VPN-Servers: Unreliable client configurations

Even though I enabled DDNS on my Beryl both, the WG-server as well as OVPN-server, create client configs that use todays public IP of my Beryl.
Huge parts of todays ISP customers do have dynamic IPs (you know it - it’s the reason you implemented DDNS in the 1st place :wink:) - for those the VPN will only work until the public IP of the VPN server changes (over here: only 1 day :scream:).

So please change the way you create the corresponding entries in the client configs from [todays pubIP] to [DDNS-name],

e.g. for Wireguard
Endpoint =
Endpoint = asdfg27.glddns.com:51820

for OpenVPN
remote 1194
remote asdfg27.glddns.com 1194

Thank you.

I’d go a step farther and in case DDNS is not enabled even suggested to enable DDNS when creating an new VPN server.
As you mainly deal with plain customers it was even better to make DDNS mandatory - when a VPN server is enabled DDNS gets automatically enabled, the DDNS name is used in the client configs. Just pls tell the customer about it in the UI (e.g. “When enabling a VPN server DDNS gets enabled automatically”).

I don’t mind a recommendation for DDNS, but please don’t turn on DDNS automatically, as some of us have configurations that we only want to use IP addresses, or we want to use our own version of DDNS code which may not be running on the router.


Those ppl are geeks and should know how to manually edit openVPN/WG configs. They have to put in their individual DDNS names anyway - otherwise VPN won’t work after next IP change.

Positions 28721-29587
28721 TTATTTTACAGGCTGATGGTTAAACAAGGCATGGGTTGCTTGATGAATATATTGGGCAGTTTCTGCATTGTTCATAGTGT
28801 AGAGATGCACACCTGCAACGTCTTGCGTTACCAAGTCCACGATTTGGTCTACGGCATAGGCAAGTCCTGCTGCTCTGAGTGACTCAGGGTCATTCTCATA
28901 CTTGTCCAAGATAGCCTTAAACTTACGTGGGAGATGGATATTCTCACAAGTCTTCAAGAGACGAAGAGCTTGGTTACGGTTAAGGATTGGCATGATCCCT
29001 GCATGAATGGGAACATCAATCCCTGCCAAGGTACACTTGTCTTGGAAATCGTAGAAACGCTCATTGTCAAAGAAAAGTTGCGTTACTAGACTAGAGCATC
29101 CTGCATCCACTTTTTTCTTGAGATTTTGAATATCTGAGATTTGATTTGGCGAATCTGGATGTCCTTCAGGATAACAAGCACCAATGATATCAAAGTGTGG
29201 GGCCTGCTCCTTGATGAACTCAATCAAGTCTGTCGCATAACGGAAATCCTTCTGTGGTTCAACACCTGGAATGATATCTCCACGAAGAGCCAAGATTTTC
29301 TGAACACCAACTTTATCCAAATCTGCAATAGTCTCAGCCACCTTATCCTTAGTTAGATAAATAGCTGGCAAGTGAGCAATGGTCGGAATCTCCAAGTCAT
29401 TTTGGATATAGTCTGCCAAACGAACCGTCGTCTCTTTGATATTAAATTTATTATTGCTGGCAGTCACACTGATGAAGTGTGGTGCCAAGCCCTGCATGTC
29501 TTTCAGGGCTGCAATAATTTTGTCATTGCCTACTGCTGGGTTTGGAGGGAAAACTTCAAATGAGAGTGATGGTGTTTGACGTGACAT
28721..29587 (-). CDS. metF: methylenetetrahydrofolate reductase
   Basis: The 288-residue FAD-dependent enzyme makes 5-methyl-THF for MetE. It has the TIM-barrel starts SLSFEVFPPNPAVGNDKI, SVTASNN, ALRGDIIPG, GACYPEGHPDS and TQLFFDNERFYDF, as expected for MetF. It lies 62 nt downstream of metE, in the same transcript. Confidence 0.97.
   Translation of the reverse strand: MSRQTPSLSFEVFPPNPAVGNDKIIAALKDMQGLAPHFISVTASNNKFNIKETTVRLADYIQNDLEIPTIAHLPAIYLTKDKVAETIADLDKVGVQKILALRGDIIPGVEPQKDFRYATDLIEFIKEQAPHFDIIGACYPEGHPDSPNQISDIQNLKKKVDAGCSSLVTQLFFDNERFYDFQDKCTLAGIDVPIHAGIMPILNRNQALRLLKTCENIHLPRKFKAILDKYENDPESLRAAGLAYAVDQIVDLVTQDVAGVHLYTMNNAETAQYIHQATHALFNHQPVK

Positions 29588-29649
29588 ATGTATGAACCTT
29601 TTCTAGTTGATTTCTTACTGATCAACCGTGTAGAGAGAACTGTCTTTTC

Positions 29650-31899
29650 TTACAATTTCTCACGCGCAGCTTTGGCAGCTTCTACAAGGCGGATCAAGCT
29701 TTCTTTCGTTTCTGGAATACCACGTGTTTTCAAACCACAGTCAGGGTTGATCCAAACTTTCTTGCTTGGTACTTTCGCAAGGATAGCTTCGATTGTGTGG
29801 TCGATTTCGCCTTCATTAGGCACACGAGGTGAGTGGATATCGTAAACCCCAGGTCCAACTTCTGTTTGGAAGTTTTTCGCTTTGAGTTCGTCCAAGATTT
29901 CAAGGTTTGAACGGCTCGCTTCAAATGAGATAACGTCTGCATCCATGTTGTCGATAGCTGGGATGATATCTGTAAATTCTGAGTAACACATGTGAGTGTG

Actually I see only 1 single downside to my suggestion in Post 2: Privacy. glddns.com knows the devices public IP.¹
Ppl that mind such should never use routers not running plain OSS like openWRT.

In general:
The standard behavior of end-user devices should cover the broad customer base (“DAU”), not the geeks. These non-geeks/noobs have to be able to easily configure router functions. No knowledge about networking etc. required.
That’s why it was IMO essential to enable DDNS when enabling VPN servers and use its name in the VPN configs.

¹ in case you see other reasons pls. tell, I’m eager to learn new perspectives

Thank you for the compliment of being called a geek. Anyone setting up a server on the Internet should be a bit of a geek, as you are opening ports and incurring risks of attacks on your internal network. In many cases, you are also modifying forwarding/firewall rules on your home/office router, which you should not be doing without a bit of knowledge. I have seen people turn off all firewall rules to get a home server to work, which is just plain dangerous

Automatically sending information out of the router, to any site, including to glddns.com should always be a user selected option. I have the same issue with GL iNet running mwan3 as the default, as it pings Google servers without informing you, or having an easy way to turn this off in the GL iNet GUI.

Lastly, just as a FYI, not all GL iNet routers are able to run the current version of OpenWRT firmware.

That’s one reason why it’s good a customer device has some default settings that ‘just work’ - built by ppl who know what/why they do. The price of unnecessarily exposing the own IP to glddns.com is IMO tiny for that.

:grinning: guess China-routers aren’t for you then.
I agree, but if one chooses a China-router one should expect some data leakage. In this special case (DDNS) I think that the advantages way outweigh the downsides.

Yeah, traced that unwanted-ping-to-Google down to mwan3 as well. Even though (F)OSS this packet still is leaking data.
You can change the IP addresses pinged in /etc/config/mwan3 though.

IKR! But its pretty simple: Privacy aware ppl cannot buy them :man_shrugging:
Privacy and data integrity ain’t a cheap business but expensive and time-consuming. Anyone has to decide his own threat-level and act accordingly.
What I simply do not accept is to buy a China-router and then complain. Those should get a Mikrotik router or (way easier!) use a RasPi /w e.g. IPFire.